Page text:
Image for article titled Air Canada "Begged" 25 Passengers to Get Off a Plane That Was Too Heavy to Take Off

Image: Geoff Robins (Getty Images)

Seems like it was just yesterday that I was writing about how bad air travel has gotten. Oh wait, it was yesterday. Multiple incidents in the span of a few days tells you just how bad things are for travelers. Business Insider brings us the story of a passenger trying to get to Europe from Denver, whose flight was delayed 10 times, culminating in the airline asking for 25 passengers to get off the plane because it was “too heavy to take off.”

The man, who spoke anonymously to Business Insider, purchased an $11,000 ticket with Air Canada for a work trip to Europe. The problems began in Denver, where a heat wave pushed temperatures over 100 degrees. This was a problem for the fully-booked flight: Hot air is less dense, and coupled with the thinner air at Denver’s altitude, that makes it harder for a plane to take off.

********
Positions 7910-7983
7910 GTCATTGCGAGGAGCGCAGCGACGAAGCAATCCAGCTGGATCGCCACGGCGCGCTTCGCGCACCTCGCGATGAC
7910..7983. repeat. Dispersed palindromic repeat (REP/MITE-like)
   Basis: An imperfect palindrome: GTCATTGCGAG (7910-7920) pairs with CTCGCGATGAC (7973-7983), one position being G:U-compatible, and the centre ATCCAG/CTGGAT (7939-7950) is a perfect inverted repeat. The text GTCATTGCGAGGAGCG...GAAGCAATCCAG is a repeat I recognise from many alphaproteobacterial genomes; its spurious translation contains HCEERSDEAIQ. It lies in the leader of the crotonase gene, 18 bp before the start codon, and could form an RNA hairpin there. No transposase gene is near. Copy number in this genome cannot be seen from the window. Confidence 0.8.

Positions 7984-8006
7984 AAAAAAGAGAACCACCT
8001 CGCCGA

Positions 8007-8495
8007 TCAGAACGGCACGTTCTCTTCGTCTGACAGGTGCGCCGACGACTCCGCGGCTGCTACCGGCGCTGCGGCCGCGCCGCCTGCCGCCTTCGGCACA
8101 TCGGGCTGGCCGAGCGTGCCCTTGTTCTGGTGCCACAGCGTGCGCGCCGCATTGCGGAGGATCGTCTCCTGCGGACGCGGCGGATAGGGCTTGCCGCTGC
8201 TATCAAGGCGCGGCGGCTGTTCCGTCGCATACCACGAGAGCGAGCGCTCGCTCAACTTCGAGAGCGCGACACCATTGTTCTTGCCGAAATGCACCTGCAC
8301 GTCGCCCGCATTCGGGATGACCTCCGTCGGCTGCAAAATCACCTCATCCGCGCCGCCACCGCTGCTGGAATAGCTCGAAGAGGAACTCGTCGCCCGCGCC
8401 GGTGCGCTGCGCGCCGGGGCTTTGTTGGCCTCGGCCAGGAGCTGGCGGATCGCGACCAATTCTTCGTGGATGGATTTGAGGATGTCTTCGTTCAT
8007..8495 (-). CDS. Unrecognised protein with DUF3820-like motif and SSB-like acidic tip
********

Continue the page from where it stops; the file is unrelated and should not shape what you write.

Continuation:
Because of this, the traveler claims the airline “begged” 25 passengers to get off the plane and take a later flight. Finally, the flight took off, and landed in Montreal — a layover for the passenger who spoke to Business Insider on his way to Europe.

But apparently, staffing issues at Montreal’s airport forced passengers on the flight from Denver to wait on the tarmac for two hours. And the story only got worse from there.

Because of the delays, the passenger missed his flight from Montreal to Europe, with the airline denying him a hotel room since the delay was “weather related.” The passenger was eventually able to get a seat on a flight to Europe (which had also been delayed by several hours). But when he landed in Europe, he discovered his luggage was still in Canada. He had to spend nearly $5,000 to replace the items in his lost luggage for his business trip.

Air Canada’s response to all this? A statement pretty much saying that everyone is having flight issues right now. A spokesperson told Business Insider, “We are working hard with these partners and governments to resolve these issues as they are affecting the performance of airlines.”

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